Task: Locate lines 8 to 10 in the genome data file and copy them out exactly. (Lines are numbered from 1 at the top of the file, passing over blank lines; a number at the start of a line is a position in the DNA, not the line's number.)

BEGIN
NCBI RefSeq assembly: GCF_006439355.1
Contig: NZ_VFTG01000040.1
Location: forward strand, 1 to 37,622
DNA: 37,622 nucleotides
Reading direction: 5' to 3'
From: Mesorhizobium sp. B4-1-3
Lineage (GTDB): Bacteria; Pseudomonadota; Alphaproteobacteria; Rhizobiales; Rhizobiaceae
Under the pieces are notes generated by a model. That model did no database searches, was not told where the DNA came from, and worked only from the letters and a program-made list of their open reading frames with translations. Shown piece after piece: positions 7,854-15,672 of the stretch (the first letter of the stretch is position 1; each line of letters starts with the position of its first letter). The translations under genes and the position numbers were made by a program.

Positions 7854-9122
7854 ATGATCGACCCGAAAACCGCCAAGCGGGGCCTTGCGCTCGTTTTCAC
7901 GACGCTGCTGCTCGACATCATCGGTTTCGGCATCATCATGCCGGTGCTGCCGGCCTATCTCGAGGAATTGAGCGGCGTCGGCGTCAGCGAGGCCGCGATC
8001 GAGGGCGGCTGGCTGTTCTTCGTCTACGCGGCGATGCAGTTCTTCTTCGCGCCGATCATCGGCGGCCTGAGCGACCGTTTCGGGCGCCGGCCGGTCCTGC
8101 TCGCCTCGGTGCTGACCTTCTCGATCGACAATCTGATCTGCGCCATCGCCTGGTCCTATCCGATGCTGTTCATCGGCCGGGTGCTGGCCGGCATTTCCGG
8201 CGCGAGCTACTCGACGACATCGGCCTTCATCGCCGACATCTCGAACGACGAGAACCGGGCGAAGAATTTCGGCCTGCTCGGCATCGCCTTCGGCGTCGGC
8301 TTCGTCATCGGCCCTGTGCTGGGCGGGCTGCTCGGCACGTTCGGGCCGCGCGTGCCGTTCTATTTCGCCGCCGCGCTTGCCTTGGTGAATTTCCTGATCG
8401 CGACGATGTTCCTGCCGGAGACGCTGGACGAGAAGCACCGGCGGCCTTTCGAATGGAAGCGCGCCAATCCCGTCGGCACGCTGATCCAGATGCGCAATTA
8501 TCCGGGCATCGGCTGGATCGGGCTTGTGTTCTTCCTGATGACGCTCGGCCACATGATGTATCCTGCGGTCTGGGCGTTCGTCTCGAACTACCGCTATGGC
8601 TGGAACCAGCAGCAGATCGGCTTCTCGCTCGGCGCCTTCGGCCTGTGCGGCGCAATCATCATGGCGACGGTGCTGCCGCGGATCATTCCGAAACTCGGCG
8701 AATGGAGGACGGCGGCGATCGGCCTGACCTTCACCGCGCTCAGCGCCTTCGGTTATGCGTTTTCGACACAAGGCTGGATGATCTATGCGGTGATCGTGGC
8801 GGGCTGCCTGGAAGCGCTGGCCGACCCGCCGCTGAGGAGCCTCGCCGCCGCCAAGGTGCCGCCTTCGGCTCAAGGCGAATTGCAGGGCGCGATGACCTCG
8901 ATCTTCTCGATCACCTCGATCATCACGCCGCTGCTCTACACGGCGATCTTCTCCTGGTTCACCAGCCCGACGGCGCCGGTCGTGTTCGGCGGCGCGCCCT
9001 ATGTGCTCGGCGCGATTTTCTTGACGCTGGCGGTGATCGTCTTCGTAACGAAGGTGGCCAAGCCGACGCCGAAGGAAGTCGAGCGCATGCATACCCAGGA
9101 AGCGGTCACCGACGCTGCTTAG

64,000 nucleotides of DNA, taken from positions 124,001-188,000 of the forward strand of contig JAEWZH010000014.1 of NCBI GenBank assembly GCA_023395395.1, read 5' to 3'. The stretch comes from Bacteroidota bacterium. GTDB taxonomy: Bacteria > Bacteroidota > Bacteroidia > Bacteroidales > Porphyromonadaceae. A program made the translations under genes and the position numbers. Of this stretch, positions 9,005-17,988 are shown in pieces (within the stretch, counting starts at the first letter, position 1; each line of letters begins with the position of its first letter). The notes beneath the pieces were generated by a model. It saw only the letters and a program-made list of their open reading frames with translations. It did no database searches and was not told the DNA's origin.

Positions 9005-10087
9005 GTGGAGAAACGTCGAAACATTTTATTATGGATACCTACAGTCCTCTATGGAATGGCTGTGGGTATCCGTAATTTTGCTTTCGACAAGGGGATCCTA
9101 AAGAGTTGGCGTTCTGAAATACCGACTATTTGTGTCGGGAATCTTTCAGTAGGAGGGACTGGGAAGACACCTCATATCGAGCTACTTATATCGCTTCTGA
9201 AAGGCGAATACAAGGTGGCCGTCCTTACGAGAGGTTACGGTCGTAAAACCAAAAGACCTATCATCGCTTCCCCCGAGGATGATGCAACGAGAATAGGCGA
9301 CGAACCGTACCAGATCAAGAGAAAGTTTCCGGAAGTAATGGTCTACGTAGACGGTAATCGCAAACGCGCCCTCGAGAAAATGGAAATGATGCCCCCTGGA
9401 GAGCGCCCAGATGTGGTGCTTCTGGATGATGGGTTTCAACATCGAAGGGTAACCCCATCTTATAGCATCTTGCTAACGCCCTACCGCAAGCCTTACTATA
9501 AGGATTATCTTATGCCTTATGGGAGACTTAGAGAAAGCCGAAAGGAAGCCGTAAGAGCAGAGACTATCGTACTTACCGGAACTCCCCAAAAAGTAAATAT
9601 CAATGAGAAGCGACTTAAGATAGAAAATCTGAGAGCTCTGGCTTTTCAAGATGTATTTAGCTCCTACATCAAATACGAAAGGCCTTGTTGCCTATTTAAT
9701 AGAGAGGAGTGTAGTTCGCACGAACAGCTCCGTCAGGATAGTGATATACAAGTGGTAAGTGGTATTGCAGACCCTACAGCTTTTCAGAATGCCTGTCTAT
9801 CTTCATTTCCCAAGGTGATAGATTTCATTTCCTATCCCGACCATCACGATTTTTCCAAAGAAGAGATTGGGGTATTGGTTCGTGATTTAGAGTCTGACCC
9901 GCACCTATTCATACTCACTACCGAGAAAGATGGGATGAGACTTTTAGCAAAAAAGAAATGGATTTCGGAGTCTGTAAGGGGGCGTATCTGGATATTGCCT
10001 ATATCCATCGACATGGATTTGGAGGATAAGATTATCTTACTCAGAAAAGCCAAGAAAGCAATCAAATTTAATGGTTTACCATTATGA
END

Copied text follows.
Under the pieces are notes generated by a model. That model did no database searches, was not told where the DNA came from, and worked only from the letters and a program-made list of their open reading frames with translations. Shown piece after piece: positions 7,854-15,672 of the stretch (the first letter of the stretch is position 1; each line of letters starts with the position of its first letter). The translations under genes and the position numbers were made by a program.

Positions 7854-9122
7854 ATGATCGACCCGAAAACCGCCAAGCGGGGCCTTGCGCTCGTTTTCAC